Two works to mention this month. First I took on Joe Lansdale's short work The Night They Missed the Horror Show. Back in May, I met Mr. Lansdale at a convention and actually sat on two panels with him. Before that, I was only familiar with Bubba Ho Tep. I found Joe to be a fun guy to chat with and was interested in looking at some of his other work. I hadn't gotten to it yet, until recently when I saw folks on a horror facebook group talking about this one, so I had to go for it. Full disclosure, I actually listened to this one on audible, and it was read by the author, so that was pretty cool.
As for the story, I found it compelling. It had a clear theme regarding racism. I didn't get too engrossed with any characters, but that didn't pose a problem for the short. It was graffic. Probably more so than I gravitate toward, but I can forgive gore with purpose, which this story had. What I found most interesting was the dichotomy the story gives which highlights the illogical mentality of racism. The primary characters don't want to see a movie with an African-American actor but are ok with an African-American teammate on their football team because he is a good quarterback. Other characters are so racist and morally corrupt, they treat an African-American as less than human, disposable even, and with extreme violence. Meanwhile, they see the perceived mistreatment of a dog as reprehensible, so they're not without moral. The take was interesting and sadly quite apt for a great many people, though perhaps to an extreme.
The other aspect worth mentioning for this book is the setting. I've never lived in rural Texas, and I'm a was likely born twenty or thirty years after the point in time depicted, but Lansdale quickly places readers in a vivid setting that was rich and captivating. I felt like I was there, or that I'd been there. It was impressive to do so with relatively short space in which to work.
The other book I wanted to mention is Stranger in a Strange Land by Robert A. Heinlein. I've been making a point to find pick up some classic sci-fi titles. As a kid of the 80's my sci-fi roots are in Star Trek the Next Generation, Star Wars, and Back to the Future, but I've wanted to explore the genre's foundation. Earlier this year I read Asimov's Foundation (aptly named). So far, I'm a little over halfway through the book so this discussion is more of a teaser for a review to come, but already I'm seeing two things which remind me of other sci-fi of the same era. One, an unnervingly modern parallel to politics and superstition trampling science and reason, almost to the point that one feels the author had a window to the future. Two, such a clear adherence to gender norms of the 50s and 60s that such windows to the future most have been limited to man's locker rooms. Still, I'm enjoying the book so look for more on it in January's run down.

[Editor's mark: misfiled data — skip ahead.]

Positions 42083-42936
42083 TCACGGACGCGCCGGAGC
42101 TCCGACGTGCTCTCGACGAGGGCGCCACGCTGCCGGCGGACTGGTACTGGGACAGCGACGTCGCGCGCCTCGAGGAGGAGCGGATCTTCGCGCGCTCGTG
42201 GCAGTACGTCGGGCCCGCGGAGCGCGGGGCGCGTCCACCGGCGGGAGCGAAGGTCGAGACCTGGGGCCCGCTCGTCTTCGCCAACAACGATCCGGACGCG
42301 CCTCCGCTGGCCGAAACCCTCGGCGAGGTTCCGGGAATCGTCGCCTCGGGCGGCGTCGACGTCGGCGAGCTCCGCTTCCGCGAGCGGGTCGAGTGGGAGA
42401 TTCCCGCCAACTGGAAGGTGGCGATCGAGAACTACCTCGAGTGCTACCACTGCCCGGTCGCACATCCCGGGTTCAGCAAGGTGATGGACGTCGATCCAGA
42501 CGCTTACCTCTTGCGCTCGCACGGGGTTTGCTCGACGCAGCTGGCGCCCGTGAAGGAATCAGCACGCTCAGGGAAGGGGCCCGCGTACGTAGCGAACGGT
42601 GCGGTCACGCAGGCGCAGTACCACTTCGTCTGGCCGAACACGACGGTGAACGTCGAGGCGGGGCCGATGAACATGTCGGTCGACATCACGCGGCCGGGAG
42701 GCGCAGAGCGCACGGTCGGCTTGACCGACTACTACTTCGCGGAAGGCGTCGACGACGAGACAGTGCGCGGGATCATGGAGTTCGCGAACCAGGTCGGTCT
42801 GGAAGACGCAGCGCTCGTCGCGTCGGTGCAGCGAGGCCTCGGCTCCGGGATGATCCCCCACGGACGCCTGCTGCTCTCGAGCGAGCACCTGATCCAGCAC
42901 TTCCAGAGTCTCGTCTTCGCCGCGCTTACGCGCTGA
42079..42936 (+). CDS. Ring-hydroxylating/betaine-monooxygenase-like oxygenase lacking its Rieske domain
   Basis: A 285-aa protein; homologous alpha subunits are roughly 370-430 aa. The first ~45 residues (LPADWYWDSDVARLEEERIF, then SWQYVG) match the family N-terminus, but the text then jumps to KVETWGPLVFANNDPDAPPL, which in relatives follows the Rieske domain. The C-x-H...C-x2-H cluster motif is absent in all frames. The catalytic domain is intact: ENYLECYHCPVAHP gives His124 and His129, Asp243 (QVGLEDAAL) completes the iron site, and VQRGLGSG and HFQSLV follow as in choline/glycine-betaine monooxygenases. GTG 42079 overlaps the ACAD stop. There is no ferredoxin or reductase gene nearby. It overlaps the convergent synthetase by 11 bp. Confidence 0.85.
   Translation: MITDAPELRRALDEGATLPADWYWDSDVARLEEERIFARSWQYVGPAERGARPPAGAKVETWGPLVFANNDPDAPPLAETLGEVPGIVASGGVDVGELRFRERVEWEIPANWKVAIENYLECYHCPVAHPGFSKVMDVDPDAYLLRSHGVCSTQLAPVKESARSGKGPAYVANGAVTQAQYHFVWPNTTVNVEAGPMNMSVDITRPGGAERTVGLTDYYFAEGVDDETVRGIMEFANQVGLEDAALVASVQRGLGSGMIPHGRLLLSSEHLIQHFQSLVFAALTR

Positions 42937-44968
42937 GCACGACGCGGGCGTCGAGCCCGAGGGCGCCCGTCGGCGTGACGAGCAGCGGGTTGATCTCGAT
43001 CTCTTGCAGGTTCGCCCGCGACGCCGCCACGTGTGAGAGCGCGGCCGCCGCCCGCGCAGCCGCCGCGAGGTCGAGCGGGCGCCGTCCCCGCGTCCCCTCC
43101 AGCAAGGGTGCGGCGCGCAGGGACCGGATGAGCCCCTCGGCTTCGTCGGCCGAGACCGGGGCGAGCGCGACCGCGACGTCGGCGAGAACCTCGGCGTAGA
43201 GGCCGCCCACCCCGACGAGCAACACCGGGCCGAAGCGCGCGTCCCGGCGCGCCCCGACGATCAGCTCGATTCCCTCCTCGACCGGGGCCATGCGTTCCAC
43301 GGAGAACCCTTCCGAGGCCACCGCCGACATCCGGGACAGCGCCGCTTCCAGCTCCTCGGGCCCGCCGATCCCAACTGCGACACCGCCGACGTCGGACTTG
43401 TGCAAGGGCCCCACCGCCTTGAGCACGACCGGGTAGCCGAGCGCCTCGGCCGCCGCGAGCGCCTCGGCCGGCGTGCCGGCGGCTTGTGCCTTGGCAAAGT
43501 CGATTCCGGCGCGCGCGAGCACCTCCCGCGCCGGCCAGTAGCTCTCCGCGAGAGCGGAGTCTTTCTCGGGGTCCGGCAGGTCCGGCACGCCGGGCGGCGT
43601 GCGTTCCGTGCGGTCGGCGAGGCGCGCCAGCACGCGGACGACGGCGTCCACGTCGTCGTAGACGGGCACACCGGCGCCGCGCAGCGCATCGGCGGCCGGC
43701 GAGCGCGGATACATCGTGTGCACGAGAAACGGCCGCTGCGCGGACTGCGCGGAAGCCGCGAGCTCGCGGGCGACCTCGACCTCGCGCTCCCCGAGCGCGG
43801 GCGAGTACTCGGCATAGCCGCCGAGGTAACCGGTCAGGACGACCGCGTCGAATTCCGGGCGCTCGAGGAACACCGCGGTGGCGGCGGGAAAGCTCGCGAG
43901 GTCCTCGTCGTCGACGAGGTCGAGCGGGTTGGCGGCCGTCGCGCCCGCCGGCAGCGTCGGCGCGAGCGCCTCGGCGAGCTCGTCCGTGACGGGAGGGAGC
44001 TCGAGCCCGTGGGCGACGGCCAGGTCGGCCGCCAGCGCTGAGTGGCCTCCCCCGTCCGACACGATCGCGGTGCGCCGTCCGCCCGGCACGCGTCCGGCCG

Since I don't want to over-analyze the array of Hallmark Christmas movies I've taken in with my family through December, I'm going to have to reflect on the movie I watch on the airplane while traveling for the holidays, which was Pacific Rim: Uprising. Now, I thought the first Pacific Rim was worth the watch, and I was interested in seeing the second, but I heard so many poor reviews at the time of its release I was detered from hitting the theater. Now that I saw it, I don't think the reports were necessarily apt. Was it an action movie with little to challenge viewers' emotions or intellect? Yes, but so was the first. Did it have shallow characters that were barely enough for viewers to side with them? Yes but so did the first. But did it have kick-ass, giant robot fighting-suites? Heck yeah. It also had Charlie Day which is basically a given delight for me. This movie wasn't high cinema, but it delivered what I was expecting, the only fault I have with it, which I would also say is true of the first Pacific Rim, is that it wasn't Robot Jox (1989).
P.S. If Hollywood insists on cranking out sequels and remakes by the scores, please, please, please, can we have another Robot Jox?
I don't know how I came across the Minnesota based rapper, Prof in the recent weeks and I'm not even sure I'm glad I did, but I am a bit captivated. His voice doesn't seem to match his body. His shirts don't seem to match his pants, and his style and boisterous personality from one song don't even seem to match his persona in the next song, but all of it is eye and ear-catching. It seems clear that Prof is a character more than a straight-up artist, and a fluid one at that, but he touches on some compelling thoughts.
One song called Motel bares a theme of not mixing up the need for deep emotional connection with the need for physical gratification (motel sex). Crass as that sounds, the song is gritty but also realistic regarding human emotion and behavior. But don't let that lull you into thinking Prof isn't a madman, because other songs are simply absurd. I'll also note, though it would be more of a "watching" thing, many of Prof's videos are equally compelling to watch as to listen to.